Some general information regarding the species that roam the South African bushveld:

Blue wildebeest (Latin: Connochaetes taurinus)
Blue wildebeest (also known as brindled gnu) are very gregarious and sometimes move about in herds up to tens of thousands strong, often in association with zebras and other herbivores, and accompanied by a cacophony of amusing snorts and low grunts. The wildebeest's ungainly appearance makes it unmistakable. It has been described as having the forequaters of an ox, the hind parts of an antelope and the tail of a horse. Both sexes have horns, the male is larger than the female. Dark vertical strips on the neck and flanks. Males are territorial, and attempt to herd groups of females into their territory. Wildebeest are grazers, and move constantly in search of good pasture and water. Because they prefer to drink daily and can survive only five days without water, wildebeest will migrate large distances to find it. During the rainy season they graze haphazardly, but in the dry season they congregate around water holes. Major predators include lion, hyenas and wild dog. Size: height at shoulder 150 cm; weight 250 kg. Rowland Ward, min: 28,5"

Eland (Latin: Taurotagus oryx)
The eland is Africa's largest antelope - a mature bull can weigh up to 750 kg. Resembles a Brahman (cattle) with its larg hump and dewlap. Both sexes have horns about 65 cm long, with the spiral starting at the base of the horn and then sweep straight up. The male has a much hairier head than the female, and its horns are thicker and more massive. Bull horns are V- haped, cow horns are more parallel and vertical. They are mixed feeders, browse more than graze, and require a high-protein diet. The eland will drink water when it is freely available but can survive on the moisture they obtain from their diet. They are great wanderers (not territorial), extremely wary, alert and cautious. Impressive jumpers for who man-made barriers form no obstacle. Eland usually live in groups of around 6 to 12, but herds can contain as many as 100 individuals. A small herd normally has only one male, but in larger herds there may be several males. Size: height at shoulder 170 cm; weight up to 1 ton in the male. Rowland Ward, min: 35".

Gemsbok (Latin: Oryx gazella)
Gemsbok, also known as the South African Oryx, is a gorgeous antelope. It is a solid but stately animal, with impressively long, straight horns (both sexes), an attractive greyfawn body with black on the flanks and white on the underside, and a black and white pattern on the face. The tail is hairy, like a horse's. Gemsbok are principally grazers, but will also browse on the thorny shrubs. They prefer open grassveld in semidesert areas and open, dry savannah. May even penetrate open woodland in search of new grazing areas. In the Kalahari, it prefers the sand-dune midland with scattered plant cover and short one-year grass. They can survive for long periods without water. Herds vary from 5 to 40 individuals, but the bulls normally prefer a solitary existence. Size: height at shoulder 120 cm; weight up to 250 kg. Rowland Ward, min: 40"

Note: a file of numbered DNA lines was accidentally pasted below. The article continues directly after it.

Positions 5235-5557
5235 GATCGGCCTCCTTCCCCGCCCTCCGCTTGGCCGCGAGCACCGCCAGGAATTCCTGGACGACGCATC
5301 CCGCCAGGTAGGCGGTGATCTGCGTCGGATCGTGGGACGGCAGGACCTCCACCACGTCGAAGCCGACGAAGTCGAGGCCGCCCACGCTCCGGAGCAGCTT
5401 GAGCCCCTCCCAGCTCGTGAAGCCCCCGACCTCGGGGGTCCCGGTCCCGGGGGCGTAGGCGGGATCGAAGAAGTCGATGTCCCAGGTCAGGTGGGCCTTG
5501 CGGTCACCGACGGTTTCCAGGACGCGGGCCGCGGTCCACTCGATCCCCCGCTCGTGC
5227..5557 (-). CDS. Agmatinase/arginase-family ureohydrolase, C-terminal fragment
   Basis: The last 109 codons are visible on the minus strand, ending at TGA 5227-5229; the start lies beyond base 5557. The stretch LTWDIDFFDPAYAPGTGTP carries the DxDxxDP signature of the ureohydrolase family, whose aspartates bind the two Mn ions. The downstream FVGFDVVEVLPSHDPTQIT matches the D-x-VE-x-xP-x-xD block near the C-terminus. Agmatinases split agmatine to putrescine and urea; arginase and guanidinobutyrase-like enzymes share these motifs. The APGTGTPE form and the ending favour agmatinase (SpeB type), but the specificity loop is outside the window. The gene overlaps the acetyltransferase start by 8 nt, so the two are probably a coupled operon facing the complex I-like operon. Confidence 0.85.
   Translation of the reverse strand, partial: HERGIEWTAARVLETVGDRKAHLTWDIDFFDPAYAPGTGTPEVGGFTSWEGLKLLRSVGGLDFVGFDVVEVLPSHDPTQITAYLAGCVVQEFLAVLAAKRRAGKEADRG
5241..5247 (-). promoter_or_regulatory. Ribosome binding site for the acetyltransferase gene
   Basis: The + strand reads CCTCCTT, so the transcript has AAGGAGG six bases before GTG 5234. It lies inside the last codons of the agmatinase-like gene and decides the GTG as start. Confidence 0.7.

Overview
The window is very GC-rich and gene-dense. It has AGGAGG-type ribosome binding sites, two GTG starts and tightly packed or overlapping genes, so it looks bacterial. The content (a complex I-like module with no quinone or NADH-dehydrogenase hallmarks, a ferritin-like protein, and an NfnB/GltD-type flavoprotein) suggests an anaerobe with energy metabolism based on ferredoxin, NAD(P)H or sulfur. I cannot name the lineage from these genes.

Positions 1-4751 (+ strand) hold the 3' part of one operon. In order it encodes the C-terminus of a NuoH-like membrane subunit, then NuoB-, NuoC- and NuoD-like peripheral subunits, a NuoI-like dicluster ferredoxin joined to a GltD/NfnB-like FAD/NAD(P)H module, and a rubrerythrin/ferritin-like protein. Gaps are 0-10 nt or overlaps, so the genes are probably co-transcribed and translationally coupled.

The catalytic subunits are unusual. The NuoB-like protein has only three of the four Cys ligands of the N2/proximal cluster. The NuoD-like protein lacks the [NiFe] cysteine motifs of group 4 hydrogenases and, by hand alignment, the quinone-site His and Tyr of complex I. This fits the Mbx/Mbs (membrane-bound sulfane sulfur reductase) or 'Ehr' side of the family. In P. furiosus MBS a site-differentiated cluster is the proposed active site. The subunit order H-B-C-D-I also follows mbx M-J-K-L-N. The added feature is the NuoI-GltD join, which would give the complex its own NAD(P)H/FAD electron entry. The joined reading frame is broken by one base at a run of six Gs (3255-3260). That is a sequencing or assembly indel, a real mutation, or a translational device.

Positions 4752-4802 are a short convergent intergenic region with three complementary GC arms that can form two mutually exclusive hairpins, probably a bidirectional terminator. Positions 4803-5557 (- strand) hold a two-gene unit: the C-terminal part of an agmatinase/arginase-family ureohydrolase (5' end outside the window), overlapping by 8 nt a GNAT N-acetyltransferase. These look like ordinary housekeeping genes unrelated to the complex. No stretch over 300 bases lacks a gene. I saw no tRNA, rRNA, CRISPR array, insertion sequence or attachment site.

Greater Kudu (Latin: Tragelaphus strepsiceros)
Large, majestic, strikingly beautiful, striped, spiral-horned antelope. Preferred habitat is rocky, hilly, or mountainous areas, interspersed with woodland or thick bush. Perfectly camouflaged, nicknamed 'ghost of the bushveld'. Kudu bulls are light to dark grey in colour with 6-10 vertical white stripes along the sides and with a white chevron between the eyes. The cows are more tan/brown and have prominent ears. The horns, carried only by males, form large spirals, and an old buck can have up to three complete twists. Kudus live in herds of females and their young. During mating season, an adult male is accompanied by a few cows and young. Out of season, the bulls go solitary or form bachelor herds (max. 6 bulls). Kudu are almost exclusively browsers and can eat a variety of leaves. They are highly adaptable, excellent jumpers, fully capable of clearing a seven-foot fence. Size: height at shoulder 150 cm; max. 290 kg, Rowland Ward, min: 53 7/8".

Impala (Latin: Aepyceros melampus)
Very attractive, graceful, medium-sized antelopes. Males have long, lyre-shaped horns. Reddish-brown with characteristic black bands on the tail and buttocks. Patches of black hair above ankles. They are gregarious, and during the rut males defend harems of female impala. Single males form bachelor groups. Impala are known for their speed and ability to leap; they can jump as much as 10 m in a single bound or 3 m off the ground - and frequently do - even when there's nothing to jump over! Tasty meal for the large predators, including lion, leopard, cheetah, wild dog and even hyenas. They feed on leaves and grass and drink water daily when available. They prefer open woodland, especially thorn- and mopaneveld; also found in more dense woodland. Size: height at shoulder 90 cm; weight up to 70 kg. Rowland Ward, min: 23 5/8"

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